Expenses and Risks

ETFs typically have lower expense ratios than mutual funds. However, you must pay a brokerage commission whenever you buy or sell an ETF, so your overall costs may be higher, especially if you trade frequently. Also, whereas mutual fund assets can typically be exchanged within a fund family, moving assets between ETFs requires selling and buying assets separately.

The trading flexibility of ETFs is part of their appeal, but it could lead some investors to trade more frequently than might be appropriate for their situations. The principal value of ETFs and mutual funds fluctuates with market conditions. Shares, when sold, may be worth more or less than their original cost.

Exchange-traded funds and mutual funds are sold by prospectus. Please consider the investment objectives, risks, charges, and expenses carefully before investing. The prospectus, which contains this and other information about the investment company, can be obtained from your financial professional. Be sure to read the prospectus carefully before deciding whether to invest.

 

Growth Stocks vs. Value Stocks

Investors are often confused about the differences between growth stocks and value stocks. The main way in which they differ is not in how they are bought and sold, nor is it how much ownership they represent in a company. Rather, the difference lies mainly in the way in which they are perceived by the market and, ultimately, the investor.

Growth stocks are associated with high-quality, successful companies whose earnings are expected to continue growing at an above-average rate relative to the market. Growth stocks generally have high price-to-earnings (P/E) ratios and high price-to-book ratios. The P/E ratio is the market value per share divided by the current year’s earnings per share. For example, if the stock is currently trading at $52 per share and its earnings over the last 12 months have been $2 per share, then its P/E ratio is 26. The price-to-book ratio is the share price divided by the book value per share. The open market often places a high value on growth stocks; therefore, growth stock investors also may see these stocks as having great worth and may be willing to pay more to own shares.

Investors who purchase growth stocks receive returns from future capital appreciation (the difference between the amount paid for a stock and its current value), rather than dividends. Although dividends are sometimes paid to shareholders of growth stocks, it has historically been more common for growth companies to reinvest retained earnings in capital projects. Recently, however, because of tax-law changes lowering the tax rate on corporate dividends, even growth companies have been offering dividends.

At times, growth stocks may be seen as expensive and overvalued, which is why some investors may prefer value stocks, which are considered undervalued by the market. Value stocks are those that tend to trade at a lower price relative to their fundamentals (including dividends, earnings, and sales). Value stocks generally have good fundamentals, but they may have fallen out of favor in the market and are considered bargain priced compared with their competitors. They may have prices that are below the stocks’ historic levels or may be associated with new companies that aren’t recognized by investors. It’s possible that these companies have been affected by a problem that raises some concerns about their long-term prospects.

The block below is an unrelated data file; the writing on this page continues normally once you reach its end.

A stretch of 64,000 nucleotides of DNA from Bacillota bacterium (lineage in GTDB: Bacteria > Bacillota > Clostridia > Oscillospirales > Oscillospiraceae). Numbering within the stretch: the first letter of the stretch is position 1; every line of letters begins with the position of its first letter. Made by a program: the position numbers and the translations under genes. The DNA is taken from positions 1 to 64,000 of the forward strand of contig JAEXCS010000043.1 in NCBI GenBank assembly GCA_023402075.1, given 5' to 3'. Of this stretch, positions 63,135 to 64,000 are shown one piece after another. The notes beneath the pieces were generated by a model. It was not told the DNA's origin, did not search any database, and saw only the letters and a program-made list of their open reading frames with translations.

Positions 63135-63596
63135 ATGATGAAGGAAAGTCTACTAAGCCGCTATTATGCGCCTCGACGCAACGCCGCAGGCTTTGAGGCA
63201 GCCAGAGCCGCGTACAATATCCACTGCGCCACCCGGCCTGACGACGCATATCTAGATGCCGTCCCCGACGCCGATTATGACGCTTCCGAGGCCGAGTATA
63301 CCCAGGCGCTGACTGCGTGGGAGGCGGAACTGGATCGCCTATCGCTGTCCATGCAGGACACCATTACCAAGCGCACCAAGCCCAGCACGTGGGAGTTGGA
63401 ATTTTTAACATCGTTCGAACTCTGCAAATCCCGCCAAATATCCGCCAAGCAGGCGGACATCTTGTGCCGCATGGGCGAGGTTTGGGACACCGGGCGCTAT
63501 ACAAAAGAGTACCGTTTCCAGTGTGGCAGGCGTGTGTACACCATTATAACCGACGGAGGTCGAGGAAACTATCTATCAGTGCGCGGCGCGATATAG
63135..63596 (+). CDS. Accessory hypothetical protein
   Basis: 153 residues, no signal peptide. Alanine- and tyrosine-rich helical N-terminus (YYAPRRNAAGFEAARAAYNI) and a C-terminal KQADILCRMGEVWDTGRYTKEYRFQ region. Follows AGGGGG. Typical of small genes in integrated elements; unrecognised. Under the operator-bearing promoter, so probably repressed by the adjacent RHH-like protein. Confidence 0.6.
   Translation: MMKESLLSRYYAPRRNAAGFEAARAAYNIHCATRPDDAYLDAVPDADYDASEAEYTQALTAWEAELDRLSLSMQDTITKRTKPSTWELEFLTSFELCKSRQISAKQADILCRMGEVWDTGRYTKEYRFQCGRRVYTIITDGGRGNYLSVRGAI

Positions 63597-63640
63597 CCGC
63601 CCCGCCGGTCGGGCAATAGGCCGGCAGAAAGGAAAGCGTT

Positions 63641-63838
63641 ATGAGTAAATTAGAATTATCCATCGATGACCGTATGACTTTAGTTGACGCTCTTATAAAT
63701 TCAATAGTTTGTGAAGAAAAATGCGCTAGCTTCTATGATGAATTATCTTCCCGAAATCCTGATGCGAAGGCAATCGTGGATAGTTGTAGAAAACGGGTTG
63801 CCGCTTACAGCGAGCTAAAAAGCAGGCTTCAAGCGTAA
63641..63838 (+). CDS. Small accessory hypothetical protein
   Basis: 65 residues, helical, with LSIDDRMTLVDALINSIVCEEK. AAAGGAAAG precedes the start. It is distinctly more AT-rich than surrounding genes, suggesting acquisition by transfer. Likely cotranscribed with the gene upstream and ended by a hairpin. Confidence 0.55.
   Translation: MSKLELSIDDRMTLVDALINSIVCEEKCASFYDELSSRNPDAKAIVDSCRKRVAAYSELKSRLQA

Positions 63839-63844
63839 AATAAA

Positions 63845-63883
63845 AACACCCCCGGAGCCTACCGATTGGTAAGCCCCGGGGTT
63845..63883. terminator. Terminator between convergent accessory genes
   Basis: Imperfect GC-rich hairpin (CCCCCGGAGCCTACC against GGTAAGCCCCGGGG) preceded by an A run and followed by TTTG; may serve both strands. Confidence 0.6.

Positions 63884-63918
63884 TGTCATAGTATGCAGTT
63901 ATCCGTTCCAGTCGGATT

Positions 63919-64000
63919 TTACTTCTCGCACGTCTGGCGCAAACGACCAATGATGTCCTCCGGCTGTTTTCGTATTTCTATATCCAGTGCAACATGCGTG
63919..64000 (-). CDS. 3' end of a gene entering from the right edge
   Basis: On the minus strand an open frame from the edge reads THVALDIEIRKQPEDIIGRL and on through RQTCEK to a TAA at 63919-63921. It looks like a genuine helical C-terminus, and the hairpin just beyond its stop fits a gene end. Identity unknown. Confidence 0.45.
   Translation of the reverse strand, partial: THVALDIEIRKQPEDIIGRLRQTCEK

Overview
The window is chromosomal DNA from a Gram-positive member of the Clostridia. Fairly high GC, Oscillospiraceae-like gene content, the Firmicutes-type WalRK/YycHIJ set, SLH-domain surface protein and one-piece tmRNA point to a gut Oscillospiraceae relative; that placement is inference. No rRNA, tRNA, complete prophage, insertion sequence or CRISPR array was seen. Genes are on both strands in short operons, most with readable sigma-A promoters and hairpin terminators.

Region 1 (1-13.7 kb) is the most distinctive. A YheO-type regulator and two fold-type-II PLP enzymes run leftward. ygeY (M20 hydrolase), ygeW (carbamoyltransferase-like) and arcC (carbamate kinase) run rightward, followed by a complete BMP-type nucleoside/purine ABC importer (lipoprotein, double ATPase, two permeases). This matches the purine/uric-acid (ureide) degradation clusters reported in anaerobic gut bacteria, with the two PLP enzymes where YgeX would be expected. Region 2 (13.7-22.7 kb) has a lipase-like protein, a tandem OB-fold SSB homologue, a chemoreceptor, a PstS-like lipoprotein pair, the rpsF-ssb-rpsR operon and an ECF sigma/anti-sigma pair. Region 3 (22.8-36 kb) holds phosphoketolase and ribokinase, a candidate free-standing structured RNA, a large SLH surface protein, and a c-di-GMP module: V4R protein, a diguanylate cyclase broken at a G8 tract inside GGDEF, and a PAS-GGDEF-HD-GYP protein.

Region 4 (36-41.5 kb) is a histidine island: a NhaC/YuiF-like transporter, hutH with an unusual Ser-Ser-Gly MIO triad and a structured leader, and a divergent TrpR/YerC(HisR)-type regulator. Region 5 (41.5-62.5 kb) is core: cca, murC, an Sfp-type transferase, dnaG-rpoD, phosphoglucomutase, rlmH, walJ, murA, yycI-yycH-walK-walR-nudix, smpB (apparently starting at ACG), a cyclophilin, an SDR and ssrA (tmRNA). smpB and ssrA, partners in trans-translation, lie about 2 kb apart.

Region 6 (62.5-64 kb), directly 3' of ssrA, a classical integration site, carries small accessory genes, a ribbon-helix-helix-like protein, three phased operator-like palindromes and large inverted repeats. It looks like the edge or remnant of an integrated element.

Value stocks generally have low current price-to-earnings ratios and low price-to-book ratios. Investors buy these stocks in the hope that they will increase in value when the broader market recognizes their full potential, which should result in rising share prices. Thus, investors hope that if they buy these stocks at bargain prices and the stocks eventually increase in value, they could potentially make more money than if they had invested in higher-priced stocks that increased modestly in value.

Growth and value are styles of investing in stocks. Neither approach is guaranteed to provide appreciation in stock market value; both carry investment risk. The return and principal value of stocks fluctuate with changes in market conditions. Shares, when sold, may be worth more or less than their original cost. Investments seeking to achieve higher rates of return also involve a greater degree of risk.

Growth and value investments tend to run in cycles. Understanding the differences between them may help you decide which may be appropriate to help you pursue your specific goals. Regardless of which type of investor you are, there may be a place for both growth and value stocks in your portfolio. This strategy may help you manage risk and potentially enhance your returns over time.

 

The information in this newsletter is not intended as tax, legal, investment, or retirement advice or recommendations, and it may not be relied on for the purpose of avoiding any federal tax penalties. You are encouraged to seek advice from an independent professional advisor. The content is derived from sources believed to be accurate. Neither the information presented nor any opinion expressed constitutes a solicitation for the purchase or sale of any security. This material was written and prepared by Broadridge Advisor Solutions. © 2017 Broadridge Investor Communication Solutions, Inc.